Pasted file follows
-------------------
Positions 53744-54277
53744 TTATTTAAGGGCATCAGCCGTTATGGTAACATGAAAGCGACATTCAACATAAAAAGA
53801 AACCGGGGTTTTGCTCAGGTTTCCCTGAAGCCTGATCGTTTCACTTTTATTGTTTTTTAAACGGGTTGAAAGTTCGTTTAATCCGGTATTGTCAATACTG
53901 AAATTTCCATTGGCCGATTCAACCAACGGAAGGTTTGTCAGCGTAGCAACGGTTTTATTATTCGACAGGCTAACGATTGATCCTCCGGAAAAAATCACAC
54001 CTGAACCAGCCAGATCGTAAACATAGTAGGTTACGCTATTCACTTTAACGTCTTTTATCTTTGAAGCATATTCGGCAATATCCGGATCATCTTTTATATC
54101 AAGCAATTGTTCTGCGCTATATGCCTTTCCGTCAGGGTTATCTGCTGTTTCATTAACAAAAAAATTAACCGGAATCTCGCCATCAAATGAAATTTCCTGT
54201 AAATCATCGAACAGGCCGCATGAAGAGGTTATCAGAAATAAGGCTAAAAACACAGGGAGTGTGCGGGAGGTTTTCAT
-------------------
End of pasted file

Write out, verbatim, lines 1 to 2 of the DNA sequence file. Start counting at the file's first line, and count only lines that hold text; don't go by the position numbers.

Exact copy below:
Positions 53744-54277
53744 TTATTTAAGGGCATCAGCCGTTATGGTAACATGAAAGCGACATTCAACATAAAAAGA